I enjoyed this post by John Gilstrap about copy editors, over at Kill Zone Blog: Note to Copy Editor
Just when I think I am done with the story–about the time when I am moving on to the next one–I get the copy edits back. For the most part, copy editors are freelancers, and they may or may not have any familiarity with my work, or even with the genre in which I write. It seems to me (and I say this with a huge amount of respect) that their primary skills are an encyclopedic knowledge of the rules of grammar, and the ability to process the tiniest of details. Combine those traits with a research instinct that borders on obsessive-compulsive, and the ideal copy editor is born.
I would add, a startling ability to remember details from page 2 when they hit something contradictory on page 453. I am pretty good at that, but most copy editors seem to have a magical talent for that kind of memory.
I’ve never had a bad experience with a copy editor. I’ve had copy editors who suggested tons of specific changes, many of which I actually accepted; and copy editors who mostly just said “Rep okay?” and left it to me to fix when I used the same word three times in one paragraph, which is generally not okay but pretty hard for me to avoid.
I’ve never had anything like this delightful example from the post:
At times, knowledge of grammar gets in the way. An example that comes to mind is from a few books ago when the copy editor changed “Jonathan looked at the door the kid had just come through” to “Jonathan looked at the door whence the kid had just come.” While grammatically correct, “whence” is a word that has no place in commercial thrillers. The same copy editor took it upon herself to replace Jonathan Grave’s beloved Colt 1911 .45 with a pistol her research had told her would be more appropriate to his purposes.
Hah! I guess that particular copy editor doesn’t read thrillers, but frankly the tone of the book she was reading ought to have made it crystal clear to her that she shouldn’t suggest phrases like “whence the kid had just come.” Good heavens, what a ridiculous change. If the copy editor is that much of a stickler, she ought to have suggested “through which the kid had just come,” which wouldn’t sound so silly although the author might still prefer the original.
The copy editor who suggested lots of phrases in one of mine stuck to a high fantasy style; that’s why I could glance at her changes and accept a lot of them.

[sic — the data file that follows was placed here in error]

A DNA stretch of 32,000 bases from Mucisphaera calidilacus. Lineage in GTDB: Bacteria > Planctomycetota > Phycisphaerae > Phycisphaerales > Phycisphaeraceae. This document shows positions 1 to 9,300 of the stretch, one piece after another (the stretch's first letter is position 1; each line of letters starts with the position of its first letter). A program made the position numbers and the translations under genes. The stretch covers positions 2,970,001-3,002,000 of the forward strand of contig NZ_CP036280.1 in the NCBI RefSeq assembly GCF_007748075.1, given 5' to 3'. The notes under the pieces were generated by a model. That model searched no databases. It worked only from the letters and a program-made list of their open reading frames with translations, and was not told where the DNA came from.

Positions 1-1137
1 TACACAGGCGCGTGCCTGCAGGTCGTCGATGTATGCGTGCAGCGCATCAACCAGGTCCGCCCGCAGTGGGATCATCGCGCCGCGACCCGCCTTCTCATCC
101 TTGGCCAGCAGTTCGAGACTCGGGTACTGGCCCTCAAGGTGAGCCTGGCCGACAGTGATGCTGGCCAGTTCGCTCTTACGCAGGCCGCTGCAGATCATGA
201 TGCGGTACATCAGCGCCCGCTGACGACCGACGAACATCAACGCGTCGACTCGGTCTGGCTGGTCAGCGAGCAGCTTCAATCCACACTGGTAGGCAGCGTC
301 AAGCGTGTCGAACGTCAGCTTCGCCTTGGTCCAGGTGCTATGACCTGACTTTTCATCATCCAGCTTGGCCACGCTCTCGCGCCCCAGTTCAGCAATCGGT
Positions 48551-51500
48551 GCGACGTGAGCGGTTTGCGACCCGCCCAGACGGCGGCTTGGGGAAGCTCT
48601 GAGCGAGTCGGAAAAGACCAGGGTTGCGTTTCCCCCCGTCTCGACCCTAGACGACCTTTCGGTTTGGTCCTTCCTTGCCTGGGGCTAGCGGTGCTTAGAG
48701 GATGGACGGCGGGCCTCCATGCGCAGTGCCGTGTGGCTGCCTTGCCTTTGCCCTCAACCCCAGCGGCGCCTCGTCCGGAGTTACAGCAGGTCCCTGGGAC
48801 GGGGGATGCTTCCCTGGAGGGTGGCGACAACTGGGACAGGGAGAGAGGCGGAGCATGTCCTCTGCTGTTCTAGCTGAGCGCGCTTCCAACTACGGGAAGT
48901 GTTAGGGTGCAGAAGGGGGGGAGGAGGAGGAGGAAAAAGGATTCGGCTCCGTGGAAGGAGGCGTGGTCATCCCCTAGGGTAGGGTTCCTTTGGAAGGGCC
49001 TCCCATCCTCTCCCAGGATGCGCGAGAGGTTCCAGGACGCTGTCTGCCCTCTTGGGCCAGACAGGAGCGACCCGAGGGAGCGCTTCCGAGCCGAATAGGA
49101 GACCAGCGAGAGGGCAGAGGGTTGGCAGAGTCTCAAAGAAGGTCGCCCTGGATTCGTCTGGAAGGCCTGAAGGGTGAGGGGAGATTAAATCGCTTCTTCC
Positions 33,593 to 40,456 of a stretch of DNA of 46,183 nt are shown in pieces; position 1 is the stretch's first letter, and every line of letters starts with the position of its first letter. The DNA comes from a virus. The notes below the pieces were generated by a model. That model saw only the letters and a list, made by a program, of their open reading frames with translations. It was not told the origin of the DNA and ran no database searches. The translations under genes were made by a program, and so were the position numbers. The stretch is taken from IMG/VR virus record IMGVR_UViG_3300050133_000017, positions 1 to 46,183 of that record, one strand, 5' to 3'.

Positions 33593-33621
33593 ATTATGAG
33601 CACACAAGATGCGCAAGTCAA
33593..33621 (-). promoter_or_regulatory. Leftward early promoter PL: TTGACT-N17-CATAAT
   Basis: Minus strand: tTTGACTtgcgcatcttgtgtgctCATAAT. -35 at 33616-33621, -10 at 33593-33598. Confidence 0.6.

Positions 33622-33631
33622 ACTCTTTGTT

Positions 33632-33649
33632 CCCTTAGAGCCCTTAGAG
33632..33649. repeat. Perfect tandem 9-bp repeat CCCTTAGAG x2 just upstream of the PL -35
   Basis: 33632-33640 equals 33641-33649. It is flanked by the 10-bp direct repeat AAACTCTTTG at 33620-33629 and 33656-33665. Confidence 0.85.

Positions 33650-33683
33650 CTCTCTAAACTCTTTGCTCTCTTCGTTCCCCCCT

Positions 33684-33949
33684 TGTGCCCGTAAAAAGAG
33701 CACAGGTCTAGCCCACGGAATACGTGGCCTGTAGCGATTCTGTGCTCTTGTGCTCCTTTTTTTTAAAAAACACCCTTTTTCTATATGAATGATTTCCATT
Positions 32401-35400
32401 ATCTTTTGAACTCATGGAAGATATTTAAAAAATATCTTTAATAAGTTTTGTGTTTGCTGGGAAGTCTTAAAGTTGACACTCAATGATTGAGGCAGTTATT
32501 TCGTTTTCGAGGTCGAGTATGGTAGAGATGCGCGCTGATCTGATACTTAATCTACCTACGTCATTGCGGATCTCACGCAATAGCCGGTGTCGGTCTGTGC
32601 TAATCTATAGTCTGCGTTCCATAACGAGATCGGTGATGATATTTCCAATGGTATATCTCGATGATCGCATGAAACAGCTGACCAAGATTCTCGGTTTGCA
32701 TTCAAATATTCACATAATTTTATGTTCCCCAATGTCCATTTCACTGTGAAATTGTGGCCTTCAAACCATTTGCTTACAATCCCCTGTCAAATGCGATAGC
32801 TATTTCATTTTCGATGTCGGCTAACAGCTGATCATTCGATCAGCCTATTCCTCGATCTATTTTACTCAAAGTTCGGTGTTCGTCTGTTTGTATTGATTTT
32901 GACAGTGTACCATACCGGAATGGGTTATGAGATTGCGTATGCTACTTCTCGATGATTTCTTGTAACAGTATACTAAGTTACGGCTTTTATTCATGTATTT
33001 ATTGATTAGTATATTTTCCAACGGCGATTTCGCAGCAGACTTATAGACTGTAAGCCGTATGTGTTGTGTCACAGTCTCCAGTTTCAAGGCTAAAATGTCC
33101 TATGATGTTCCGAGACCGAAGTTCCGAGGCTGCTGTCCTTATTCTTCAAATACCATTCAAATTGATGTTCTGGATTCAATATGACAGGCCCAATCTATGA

I did have a copy editor who wanted to change “arquebus” to “harquebus” in MOUNTAN. I don’t know why. Both are acceptable. In my firm opinion, the first spelling just looks better on the page, so I changed them all back with a note that I REALLY prefer the former spelling to the latter. Probably not a single reader would have cared one way or the other, but it pleases me to see my preferred spelling on the page.
Changing the type of pistol is pretty egregious.
I also preferred the paper manuscript to a Word file with track changes turned on . . . I detest track changes . . . but I don’t find it makes the process of going over copy edits as arduous as Gilstrap does, fortunately. Plus I used to worry about a marked-up manuscript getting lost in the mail. That would be a right nuisance. Not a concern with emailed manuscripts.
Gilstrap then shows us the letter he includes for his copy editors. One item stands out for me, in glowing red letters ten feet tall:
No semicolons, grammar notwithstanding.
What a terrible, terrible idea.
Every now and then a deliberate run-on or comma splice can be an excellent choice. Comma splices in dialogue or thoughts can give a breathless quality that is hard to achieve without them. But . . . comma splices everywhere, all the time? Bad, bad idea. If you do this, then I, at least, will probably read no more than one of your books. If that.
I suppose it would be different if you write in short complete sentences and never, or hardly ever, produce a comma splice by use of this no-semicolon rule. Perhaps that is the case with Gilstrap. But I was just reading an ebook where somehow a lot of comma splices had appeared — most of them were not there in the original book — and I found it virtually unreadable and wound up just deleting it from my Kindle.
I will add, I’ve never yet had a copy editor who tried to make dialogue grammatically correct when I plainly intended for it to be grammatically incorrect. I hope I haven’t jinxed myself by saying that, but so far every single copy editor I’ve worked with understood style and tone and worked with my book, not against it.
So, yeah, still a fan of copy editors! I hope I never feel compelled to add a letter to a copy editor as Gilstrap does.